taffeta gown

Gown (fourreau). France, c. 1910 silk, cotton, floss silk, metal thread.

Thanks to the designer Paul Poiret tubular dresses became fashionable from 1906. In French this slender silhouette is called fourreau, or sheath. The purple taffeta divides this dress into three parts and creates the illusion of short sleeves. All of this is typical for 1910, as are the voluminously rendered flowers. They are not embroidered flatly, but fashioned of tiny loops and knots.

BK-16406

Photo: Rijksmuseum Amsterdam. All rights reserved. 

washington capitals as prom dates

inspired by this video and composed with contributions from @hellokyochan and @notmissmarple

  • Braden Holtby is the world’s best prom date. You’re in your taffeta gown and you answer the door and there he is in a pinstripe suit and shades and a cowboy hat, and you know you’re going to have the best fucking time at prom
  • Nate Schmidt shows up in a bright pink suit and pink tie
  • Justin Williams is wearing the nicest suit he owns, which isn’ much, and he’s driving his mom’s beat up old car
  • Ovi, Kuzy and Orly all show up in a limo, halfway to wasted, hanging out the top
  • Tom Wilson shows up looking spiffy with a rose pinned to his lapel and takes the time to charm your parents, while Andre Burakovsky and his girlfriend shout at him from the car to hurry it up
  • Your mom pulls you aside to tell you she thinks this TJ Oshie seems like a nice boy, but he totally texted you earlier to give you the lowdown on all the booze he has stashed in the limo
  • Nicky is really awkward and fumbles at his cuffs a lot and looks down at the floor when he talks to you, but when you finally dance with him he’s the best dancer you’ve ever seen

  • Bonus: Ovi is the one who spiked the punch, but Nicky is the one who stood in front of the table so no one would see
  • Nicky totally bitched at Ovi about it, too
    • “Alex, no.” “ALEX, YES.”
    • “well FINE you SHOULDN’T but if you’re GOING TO I’m not going tto let you get in trouble”
    • “You’re gonna get caught.” // “If you stand here and don’t move, I don’t get caught” // “I hate you sometimes.” // “No, you don’t.”
8

TRAINED LACE on NET WEDDING GOWN, EARLY 20th C. 

Boned bodice with short puffed sleeve gathered into a wide band trimmed with ribbon and two rhinestone circles, open neck and back with rhinestone and bow details, full skirt with double scalloped hem, decorated with lace swags, medallions and floral sprays, lined in cream taffeta, back hook & eye closures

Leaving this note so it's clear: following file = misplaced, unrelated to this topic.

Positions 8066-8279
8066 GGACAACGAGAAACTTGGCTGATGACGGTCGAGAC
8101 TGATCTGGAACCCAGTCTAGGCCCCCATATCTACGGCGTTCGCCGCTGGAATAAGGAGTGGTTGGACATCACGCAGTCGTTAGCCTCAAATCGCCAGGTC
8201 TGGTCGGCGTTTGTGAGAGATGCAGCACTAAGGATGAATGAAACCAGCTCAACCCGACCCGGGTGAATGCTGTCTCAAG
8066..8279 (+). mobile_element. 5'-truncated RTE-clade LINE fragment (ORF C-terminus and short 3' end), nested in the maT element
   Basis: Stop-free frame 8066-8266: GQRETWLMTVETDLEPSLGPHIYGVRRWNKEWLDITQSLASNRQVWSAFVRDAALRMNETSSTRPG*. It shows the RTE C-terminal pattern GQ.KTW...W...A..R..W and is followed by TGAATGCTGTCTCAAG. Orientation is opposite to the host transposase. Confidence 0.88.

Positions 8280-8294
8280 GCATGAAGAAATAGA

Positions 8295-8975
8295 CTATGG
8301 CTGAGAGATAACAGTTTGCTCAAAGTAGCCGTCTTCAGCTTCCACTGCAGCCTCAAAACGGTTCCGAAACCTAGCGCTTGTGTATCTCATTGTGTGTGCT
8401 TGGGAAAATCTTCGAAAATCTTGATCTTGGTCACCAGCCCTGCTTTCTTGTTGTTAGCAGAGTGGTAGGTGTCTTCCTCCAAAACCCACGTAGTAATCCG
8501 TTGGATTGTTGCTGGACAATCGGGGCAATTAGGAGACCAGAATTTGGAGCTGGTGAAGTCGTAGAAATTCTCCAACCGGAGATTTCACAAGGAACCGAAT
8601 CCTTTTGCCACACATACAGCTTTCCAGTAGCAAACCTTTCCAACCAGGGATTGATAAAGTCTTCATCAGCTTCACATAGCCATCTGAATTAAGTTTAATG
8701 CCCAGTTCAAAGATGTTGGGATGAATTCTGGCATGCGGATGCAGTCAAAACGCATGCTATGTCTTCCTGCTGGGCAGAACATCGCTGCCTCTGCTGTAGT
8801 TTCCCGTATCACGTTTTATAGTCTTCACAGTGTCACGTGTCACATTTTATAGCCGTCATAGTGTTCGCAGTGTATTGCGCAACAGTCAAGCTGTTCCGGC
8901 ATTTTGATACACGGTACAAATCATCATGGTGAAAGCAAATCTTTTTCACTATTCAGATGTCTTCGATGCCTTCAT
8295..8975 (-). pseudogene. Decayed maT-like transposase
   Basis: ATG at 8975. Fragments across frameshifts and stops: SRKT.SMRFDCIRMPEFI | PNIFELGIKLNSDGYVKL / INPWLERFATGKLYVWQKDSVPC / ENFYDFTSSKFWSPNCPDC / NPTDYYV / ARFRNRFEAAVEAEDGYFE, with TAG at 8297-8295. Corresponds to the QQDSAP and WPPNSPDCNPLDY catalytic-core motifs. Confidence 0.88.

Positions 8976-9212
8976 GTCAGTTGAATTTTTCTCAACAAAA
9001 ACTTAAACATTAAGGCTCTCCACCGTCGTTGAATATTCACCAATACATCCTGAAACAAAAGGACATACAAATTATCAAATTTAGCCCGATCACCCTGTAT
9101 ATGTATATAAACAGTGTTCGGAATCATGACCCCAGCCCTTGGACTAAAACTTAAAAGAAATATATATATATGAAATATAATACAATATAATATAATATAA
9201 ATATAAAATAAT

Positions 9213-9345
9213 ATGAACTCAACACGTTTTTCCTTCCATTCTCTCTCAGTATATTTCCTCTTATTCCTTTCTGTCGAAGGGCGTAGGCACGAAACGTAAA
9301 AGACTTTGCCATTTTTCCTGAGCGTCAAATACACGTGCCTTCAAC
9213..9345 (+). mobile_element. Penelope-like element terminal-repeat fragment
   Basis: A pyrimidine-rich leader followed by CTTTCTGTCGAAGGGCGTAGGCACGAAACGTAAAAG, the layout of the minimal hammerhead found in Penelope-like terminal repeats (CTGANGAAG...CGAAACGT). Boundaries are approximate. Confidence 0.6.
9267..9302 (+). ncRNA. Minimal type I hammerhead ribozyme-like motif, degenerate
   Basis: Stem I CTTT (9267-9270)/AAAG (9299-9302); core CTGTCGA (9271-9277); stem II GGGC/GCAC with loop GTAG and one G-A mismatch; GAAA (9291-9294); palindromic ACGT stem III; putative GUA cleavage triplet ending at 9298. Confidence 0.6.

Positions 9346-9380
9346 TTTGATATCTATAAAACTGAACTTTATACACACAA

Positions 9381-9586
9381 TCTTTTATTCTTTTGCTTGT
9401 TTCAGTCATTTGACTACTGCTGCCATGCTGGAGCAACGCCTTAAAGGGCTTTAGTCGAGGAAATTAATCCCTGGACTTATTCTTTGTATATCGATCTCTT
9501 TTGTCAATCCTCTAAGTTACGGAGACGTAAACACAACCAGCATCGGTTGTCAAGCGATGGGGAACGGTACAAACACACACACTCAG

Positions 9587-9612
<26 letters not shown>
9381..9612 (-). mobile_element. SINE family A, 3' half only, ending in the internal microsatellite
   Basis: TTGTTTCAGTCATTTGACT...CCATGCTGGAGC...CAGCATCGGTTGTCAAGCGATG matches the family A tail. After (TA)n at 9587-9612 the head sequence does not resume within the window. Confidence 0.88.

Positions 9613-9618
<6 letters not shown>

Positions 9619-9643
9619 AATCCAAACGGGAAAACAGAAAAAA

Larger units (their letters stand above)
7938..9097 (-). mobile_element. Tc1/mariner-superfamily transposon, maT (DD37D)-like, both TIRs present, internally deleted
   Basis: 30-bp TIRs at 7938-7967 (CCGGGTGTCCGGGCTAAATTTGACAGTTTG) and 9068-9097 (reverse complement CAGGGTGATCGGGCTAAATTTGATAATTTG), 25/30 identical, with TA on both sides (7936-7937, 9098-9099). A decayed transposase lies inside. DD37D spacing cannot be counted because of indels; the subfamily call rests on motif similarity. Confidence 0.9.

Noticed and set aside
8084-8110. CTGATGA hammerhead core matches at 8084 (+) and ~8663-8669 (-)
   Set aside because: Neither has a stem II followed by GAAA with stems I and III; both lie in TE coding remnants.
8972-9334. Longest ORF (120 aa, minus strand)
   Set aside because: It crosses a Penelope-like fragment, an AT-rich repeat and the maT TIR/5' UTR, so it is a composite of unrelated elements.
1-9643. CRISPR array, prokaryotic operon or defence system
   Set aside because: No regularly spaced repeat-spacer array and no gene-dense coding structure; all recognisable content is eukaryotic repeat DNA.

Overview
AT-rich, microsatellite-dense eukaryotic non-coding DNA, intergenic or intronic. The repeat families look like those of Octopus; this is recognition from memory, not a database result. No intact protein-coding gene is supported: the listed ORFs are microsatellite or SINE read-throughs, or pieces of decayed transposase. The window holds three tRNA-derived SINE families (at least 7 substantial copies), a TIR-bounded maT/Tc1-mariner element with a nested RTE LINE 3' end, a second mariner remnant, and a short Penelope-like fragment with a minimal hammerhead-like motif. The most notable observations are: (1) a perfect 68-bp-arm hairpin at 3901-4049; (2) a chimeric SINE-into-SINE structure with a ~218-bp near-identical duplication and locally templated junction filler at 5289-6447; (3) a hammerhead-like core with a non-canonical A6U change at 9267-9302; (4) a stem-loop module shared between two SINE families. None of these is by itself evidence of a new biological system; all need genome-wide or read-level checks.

her vibrancy

A/N a short 400 word drabble for Conchi’s ( @meiosis2 ) BEAUTIFUL PIECE I LOVED the sparkle and the stars and it was so gorgeous… why do Fuhrer and First Lady pieces strike a cord with me? ANYWAY. 


She shimmers like the stars in the night sky.

He shifts, unable to keep the stoic, militaristic expression that was expected. Yet, Roy sees a wonder to behold in his First Lady.

She glides down the grand staircase and with each step, he tries not to hold in his breath. The violet-colored taffeta from her gown glimmers against the soft light, the shawl hanging loosely from the bends of her arms flutters with her descent. Her golden hair is formed into an intricate twist like a crown, exposing the length of her neck. It must have taken hours for her to prepare, but she makes it looks effortless, wearing her scars proudly.

In truth, any radiance emanating from him originated with her.

Every spark that cracked from his fingertips, every flame that illuminated his path, he owes it to her. His lighthouse that guides him in his own storm. The vibrant center in which he unabashedly orbits. His dazzling queen.

Once at his back, now by his side.

While nothing could trump the day of their small and unembellished wedding, a similar sense of pride swells where he can finally admire her. Without fear. Without hesitation. After years and years of dancing along the line of waning professionalism as they tirelessly worked towards their mutual goal, the evening arrived where he could simply be hers amongst a crowd that could no longer tear them apart.

If their guests murmured or the music of the orchestra played, sound fails to register through his ears. Someone makes a comment into his ear. The Fuhrer processes none of it as his senses are trained on her and the Hawk’s Eyes focuses on him.

He meets her at the bottom of the staircase and she is nervous, judging by the subtle twitch of her lip or the faint wavering of her chestnut eyes as it caught the light.

Riza gently places her hand on his and the room seems to empty. She fills his senses with the smell of rosewater and cordite as he brings her closer by the small of her back.

He leads in their practiced waltz and she steals glances to her sides, looking around. The nervous tick ever present. “Seems like I’ve made an impression.”

He smiles unbidden, watching her lips curl in return. “I didn’t realize anyone else was in this room.”

She relaxes. “You’re right, there’s no one else here.”

3

Maria Carolina of Austria, Queen of Naples and Sicily, died of a sudden stroke in Vienna on this day, September 8th, in 1814. She was 62 years old, and was the last surviving of the 16 children of Maria Theresa and Francis I.

She was in exile after Napoleon conquored Naples, and shortly before her death she wrote this letter to her daughter, Maria Cristina:

“Nothing on earth moves me any more; my fate was settled and decided the day that I was chased like a play-actress and thrust out of Sicily…. My life is ended in this world…. I am no longer interesting except to a few old women who never stir out of their own doors, but who come to see the last of the great Maria Theresa’s children. The Prater is in its lovely green and full of flowers; but nothings seems beautiful to me any longer.”